We settled in Riga because the city had chimney sweeps wearing uniforms straight out of Hans Christian Andersen. There, Father started out again as a political nonentity and became one once more when he was kicked out of his Institute after his close friend asked for political asylum in Britain. Twenty years later, the minutes of that nasty meeting miraculously arrived to the United States. Reading them, I discovered that Father behaved with impeccable decency. It was all the more surprising since he used to quote Epicurus to me: "'Live without drawing attention to yourself,’" he would say, and then elaborate further, the better to drive the massage home: "The most important thing is not to stick your head out."

Naturally, he was unable to convince either me or himself. Nevertheless, he was never a dissident. He was a complicated man, much like everybody else in that convoluted country. He was a Soviet man. Knowing fully well whose fault it all was, he didn’t allow the regime to destroy his life, and whenever it did nevertheless happen, Father behaved like a marooned Polar explorer. He waited for Spring to come while engaging in some interesting activity. When he lost his job, he learned to make books out of heretical pages torn out of journals and magazines from the time of Khrushchev’s Thaw.

The point is that Father wanted freedom more than anything else, with an ardent indifference to what it was. He mistook it for the ability to read what is forbidden. He didn’t care whether it was Trotsky, Playboy or Avtorkhanov. He learned English in order to subscribe to the Daily Worker, the newspaper published by nonexistent British communists. (During the Prague Spring, it used to publish Dubcek.) Censorship imbued his life with meaning. Getting around it became his hobby. The only reason I was raised reading good books was, essentially, because they were hard to find. Seeing books as a fetish of freedom, Father respected them as much as Brodsky did, who once publicly predicted that life in Russia would be changed forever once Andrei Platonov’s novel The Pit was published there. Solzhenitsyn also felt the same way—about his own books.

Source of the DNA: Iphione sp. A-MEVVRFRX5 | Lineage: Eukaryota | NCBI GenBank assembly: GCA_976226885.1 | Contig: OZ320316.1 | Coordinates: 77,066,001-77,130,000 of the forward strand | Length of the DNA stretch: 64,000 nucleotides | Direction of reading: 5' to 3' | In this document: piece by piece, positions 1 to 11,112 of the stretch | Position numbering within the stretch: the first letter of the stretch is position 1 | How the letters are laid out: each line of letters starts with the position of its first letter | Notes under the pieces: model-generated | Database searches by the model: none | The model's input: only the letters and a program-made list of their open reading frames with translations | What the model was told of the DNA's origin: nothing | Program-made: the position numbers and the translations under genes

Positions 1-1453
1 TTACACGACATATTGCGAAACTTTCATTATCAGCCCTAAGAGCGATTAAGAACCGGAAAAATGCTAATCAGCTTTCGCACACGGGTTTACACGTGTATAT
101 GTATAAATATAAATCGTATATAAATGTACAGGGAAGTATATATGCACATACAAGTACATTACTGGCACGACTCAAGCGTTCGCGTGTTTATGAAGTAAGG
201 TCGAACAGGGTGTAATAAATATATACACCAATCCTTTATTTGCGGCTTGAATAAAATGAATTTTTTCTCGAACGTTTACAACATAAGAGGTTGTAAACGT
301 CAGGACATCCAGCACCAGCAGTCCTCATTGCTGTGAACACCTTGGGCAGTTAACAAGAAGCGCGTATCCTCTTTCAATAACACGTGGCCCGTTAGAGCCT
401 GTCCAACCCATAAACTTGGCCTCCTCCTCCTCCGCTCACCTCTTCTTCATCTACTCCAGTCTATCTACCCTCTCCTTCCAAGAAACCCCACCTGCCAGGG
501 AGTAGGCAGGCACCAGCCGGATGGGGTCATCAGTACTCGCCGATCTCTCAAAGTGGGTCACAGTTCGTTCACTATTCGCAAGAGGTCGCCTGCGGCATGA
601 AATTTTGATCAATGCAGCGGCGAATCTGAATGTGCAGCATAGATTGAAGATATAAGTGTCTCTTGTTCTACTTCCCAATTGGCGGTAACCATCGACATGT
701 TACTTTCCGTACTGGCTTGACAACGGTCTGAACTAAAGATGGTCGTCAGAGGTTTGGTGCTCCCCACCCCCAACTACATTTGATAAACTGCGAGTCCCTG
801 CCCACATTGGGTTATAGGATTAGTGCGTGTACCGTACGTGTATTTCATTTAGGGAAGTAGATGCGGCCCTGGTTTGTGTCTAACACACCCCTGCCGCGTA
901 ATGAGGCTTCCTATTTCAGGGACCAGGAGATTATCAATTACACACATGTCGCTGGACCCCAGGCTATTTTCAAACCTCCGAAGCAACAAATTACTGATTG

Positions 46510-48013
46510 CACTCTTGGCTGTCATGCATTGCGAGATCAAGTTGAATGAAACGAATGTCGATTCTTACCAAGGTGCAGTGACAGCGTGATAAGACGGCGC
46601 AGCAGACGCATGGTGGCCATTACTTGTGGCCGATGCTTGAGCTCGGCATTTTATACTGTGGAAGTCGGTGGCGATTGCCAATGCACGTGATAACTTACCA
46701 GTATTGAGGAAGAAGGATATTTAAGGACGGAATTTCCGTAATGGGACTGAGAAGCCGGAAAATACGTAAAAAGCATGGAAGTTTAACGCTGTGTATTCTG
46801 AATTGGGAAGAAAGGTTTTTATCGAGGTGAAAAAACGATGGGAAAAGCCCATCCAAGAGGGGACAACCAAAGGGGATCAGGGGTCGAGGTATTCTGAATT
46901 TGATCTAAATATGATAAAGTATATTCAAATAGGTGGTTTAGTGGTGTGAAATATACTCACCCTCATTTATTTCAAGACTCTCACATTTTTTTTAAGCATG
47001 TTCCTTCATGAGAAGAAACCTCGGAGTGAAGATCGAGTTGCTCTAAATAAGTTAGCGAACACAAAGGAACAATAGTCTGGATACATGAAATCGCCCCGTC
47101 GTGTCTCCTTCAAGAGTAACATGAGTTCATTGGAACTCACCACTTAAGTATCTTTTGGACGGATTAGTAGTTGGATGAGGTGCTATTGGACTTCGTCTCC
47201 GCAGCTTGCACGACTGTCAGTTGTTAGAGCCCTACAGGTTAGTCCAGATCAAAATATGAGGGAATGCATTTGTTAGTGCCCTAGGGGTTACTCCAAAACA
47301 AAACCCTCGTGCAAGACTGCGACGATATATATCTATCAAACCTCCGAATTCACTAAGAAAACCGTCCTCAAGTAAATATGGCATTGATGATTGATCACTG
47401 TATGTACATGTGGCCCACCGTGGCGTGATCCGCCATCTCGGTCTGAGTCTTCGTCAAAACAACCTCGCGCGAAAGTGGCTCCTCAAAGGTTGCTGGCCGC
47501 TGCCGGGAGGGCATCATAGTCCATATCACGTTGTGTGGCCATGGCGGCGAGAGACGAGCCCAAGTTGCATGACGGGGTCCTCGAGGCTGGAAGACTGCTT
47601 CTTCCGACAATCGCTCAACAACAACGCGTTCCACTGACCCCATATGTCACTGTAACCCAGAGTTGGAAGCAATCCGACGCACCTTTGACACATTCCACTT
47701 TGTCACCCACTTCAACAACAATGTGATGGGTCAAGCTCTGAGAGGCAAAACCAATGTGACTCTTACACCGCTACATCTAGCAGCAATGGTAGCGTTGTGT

But, unlike those two, Father believed changes in Russia to be complete, and so he forgave Putin.

"The thing about Russia is that you should never hold a grudge," he used to say to me. "But only if you live on Long Island," I would reply sarcastically, but to no avail. Father took genuine offense on behalf of the State. He was angry with the Latvians, with the Ukrainians, even with the Jews. He considered Stalin a villain, Khrushchev a fool, Brezhnev a nonentity and Yeltsin a drunk. But, unexpectedly, he fell in love with the current president, hoping that Putin will show everyone, will become a new Ivan Kalita and restore the old contours of the map. On the way back, Father’s disagreements with the regime lost their poignancy and were brushed aside. Perhaps Father felt that the importance of his own life and personality was directly proportionate to the size of the county which he had been so happy to leave behind.